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The subgenres of rock and roll

By Julianna Tassi

Rock and roll wouldn’t be anything close to what it is without the initial influence of blues and jazz ideas. Through artists like B.B. King and Chuck Berry, these roots soon developed into a new genre. This new form of music was seen as very bold and risky at the time. It became known as rock and roll, the ultimate music genre. It suits the interests of all people through its wide variety and makes it hard not to fall in love.

Heavy metal – Heavy metal music is considered very busy and extremely loud. It holds a very thick sound through blaring distortion and extended guitar solos. Lyrics revolve around messages of death, hell, drugs, and injustice. The popularity of this genre was lead by Black Sabbath as well as bands like Iron Maiden, Judas Priest, and Saxon. Their music inspired subgenres including thrash metal (Megadeth, Metallica, Slayer, Lamb of God, Pantera), and nu metal (Korn, Slipknot, System of a Down, Disturbed), and death metal (Opeth, Amon Amarth, Death, Gojira).

Grunge – Known for being the central 1990s rock genre, grunge is often considered a “hybrid” of punk rock and heavy metal ideals. The down tuning and deep distortion of guitars as well as raspy vocals give this genre an easily recognized sound. These artists had a goal to portray the “ugliness” in the world around them through dark lyrics and messy, deep instrumental tones. Bands of this genre include Pearl Jam, Nirvana, Soundgarden, Alice in Chains, and Stone Temple Pilots.

Blues rock – Though pretty much all rock music might as well be considered blues rock because of its roots, this genre emphasizes the blues characteristics in technique, structure, and rhythm. Typical twelve-bar blues patterns make this genre very recognizable. Extended “boogie jams” and blues-scale improvisation are key characteristics of this genre. Blues rock bands/artists include B.B. King, Eric Clapton, Stevie Ray Vaughan, The Doors, and The Yardbirds. The most famous modern blues rock bands are The Black Keys and The White Stripes.

Hair/glam metal – Glam metal is typically either hated or loved; there’s really no in between. This genre can be characterized as more of a “pop” take on heavy metal with punk influence mixed in. The most successful in the 1980s, glam metal was also interchangeable with the term “hair metal” because of the theme of big, wild, frizzy hair in the bands of this genre. Bands that represent this genre include Motley Crue, Bon Jovi, Ratt, Van Halen, Poison, Guns N’ Roses, Def Leppard, Skid Row, Quiet Riot, Twisted Sister, and Scorpions.

Hard rock – The hard rock genre has no clear definition. It is most often associated with the general ideas of “classic rock” itself. The British Invasion is what really sprung this genre. These techniques became famous in the 1970s and became America’s favorite music at that time. It’s very often associated with the popular electric guitar, the driving rhythm of the drums, and loud vocals. Blues roots were very recognizable and highly important to the making of this music. Some hard rock bands are Led Zeppelin, Deep Purple, Queen, Aerosmith, The Rolling Stones, and AC/DC.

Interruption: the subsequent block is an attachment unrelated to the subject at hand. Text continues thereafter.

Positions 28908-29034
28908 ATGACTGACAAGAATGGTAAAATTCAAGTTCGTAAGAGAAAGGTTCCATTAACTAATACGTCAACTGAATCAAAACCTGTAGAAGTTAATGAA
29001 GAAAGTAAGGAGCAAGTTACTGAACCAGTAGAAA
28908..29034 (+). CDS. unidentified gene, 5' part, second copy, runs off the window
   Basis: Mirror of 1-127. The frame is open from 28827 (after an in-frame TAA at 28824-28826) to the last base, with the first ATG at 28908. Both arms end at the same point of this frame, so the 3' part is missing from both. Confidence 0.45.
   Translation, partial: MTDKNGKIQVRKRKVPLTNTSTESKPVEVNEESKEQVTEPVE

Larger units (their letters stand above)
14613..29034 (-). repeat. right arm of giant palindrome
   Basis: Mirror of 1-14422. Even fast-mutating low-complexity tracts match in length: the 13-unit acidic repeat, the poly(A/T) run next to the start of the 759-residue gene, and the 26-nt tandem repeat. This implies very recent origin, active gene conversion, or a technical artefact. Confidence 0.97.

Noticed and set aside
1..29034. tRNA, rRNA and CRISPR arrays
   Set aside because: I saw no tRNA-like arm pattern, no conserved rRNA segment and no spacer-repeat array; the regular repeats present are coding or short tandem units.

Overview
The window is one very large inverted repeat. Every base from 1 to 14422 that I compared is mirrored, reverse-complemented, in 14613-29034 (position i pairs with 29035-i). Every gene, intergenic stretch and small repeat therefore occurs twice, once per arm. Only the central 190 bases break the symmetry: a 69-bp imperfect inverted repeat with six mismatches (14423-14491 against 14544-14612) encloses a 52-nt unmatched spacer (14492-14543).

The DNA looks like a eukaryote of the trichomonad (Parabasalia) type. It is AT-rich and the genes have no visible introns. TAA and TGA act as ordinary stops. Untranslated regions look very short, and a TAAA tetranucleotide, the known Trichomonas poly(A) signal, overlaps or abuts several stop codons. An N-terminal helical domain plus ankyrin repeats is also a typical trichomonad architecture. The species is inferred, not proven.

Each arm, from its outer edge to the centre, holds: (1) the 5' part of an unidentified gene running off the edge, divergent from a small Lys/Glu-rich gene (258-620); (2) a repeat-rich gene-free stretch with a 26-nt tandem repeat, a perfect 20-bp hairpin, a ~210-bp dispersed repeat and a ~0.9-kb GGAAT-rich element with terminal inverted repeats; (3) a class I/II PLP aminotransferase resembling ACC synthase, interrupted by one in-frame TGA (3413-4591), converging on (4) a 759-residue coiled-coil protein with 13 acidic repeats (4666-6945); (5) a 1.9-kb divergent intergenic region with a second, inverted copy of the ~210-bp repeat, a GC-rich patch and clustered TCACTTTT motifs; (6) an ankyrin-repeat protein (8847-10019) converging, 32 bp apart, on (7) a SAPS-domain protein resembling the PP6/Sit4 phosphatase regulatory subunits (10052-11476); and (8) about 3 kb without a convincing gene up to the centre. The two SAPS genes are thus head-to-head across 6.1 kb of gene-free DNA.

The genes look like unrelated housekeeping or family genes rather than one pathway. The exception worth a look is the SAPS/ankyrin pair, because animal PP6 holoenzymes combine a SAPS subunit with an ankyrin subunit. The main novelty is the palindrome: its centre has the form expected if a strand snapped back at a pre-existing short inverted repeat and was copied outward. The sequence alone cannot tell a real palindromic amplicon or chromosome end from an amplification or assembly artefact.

Progressive rock/metal – Typically known as prog rock, this genre is the most known for straying away from basic rock ideals. Prog rock can be distinguished by a complicated instrumental aspect and complex time signatures as well as typically deep, emotional, and often fantasy lyrics. Albums of this genre are generally very long and have a consistent theme told as a story (Rush: 2112, Pink Floyd: The Wall). Prog metal (sometimes called “djent”) evolved from this, represented by bands including Dream Theater, Periphery, Tool, and Opeth. Some prog rock bands are Rush, Pink Floyd (the face of the psychedelic rock genre), Jethro Tull, King Crimson, and Yes.

Indie rock – The term “indie” comes from “independent,” associating indie music with private labels and relatively low-budget companies. Indie rock bands combine elements of folk, pop, and hard rock. They represent simplicity through lyrics that typically center around basic topics in great detail. Indie rock bands include The Strokes, Arctic Monkeys, Pavement, Arcade Fire, and The Killers.

Southern rock – Combining rock and roll ideals with country and blues, this genre developed in the southern states of America. The messages of these songs most often revolved around pride in their homeland, similar to country music. Southern rock is the most similar to the subgenre of blues rock, sharing nearly all of the same exact ideas with a southern twist. The faces of this genre are Lynyrd Skynyrd and ZZ Top. Other important bands are The Allman Brothers Band, The Marshall Tucker Band, Johnny Cash, and The Black Crowes.

Punk rock – Essentially popularized in the 1970s, punk bands rejected mainstream rock ideals in this time period. With fast-paced songs and radical stage presence, this genre was often associated with having an unmistakably wild sound. Lyrics were portrayed in a raspy, hoarse voice and were screamed more often than melodically sung. The messages of songs in this genre typically revolve around social and political issues. Bands include the Ramones, Sex Pistols, The Clash, Black Flag, and Misfits.

Others: funk rock, Christian rock, jazz rock, many subgenres of metal, psychedelic rock, folk rock, motown, latin rock, soul

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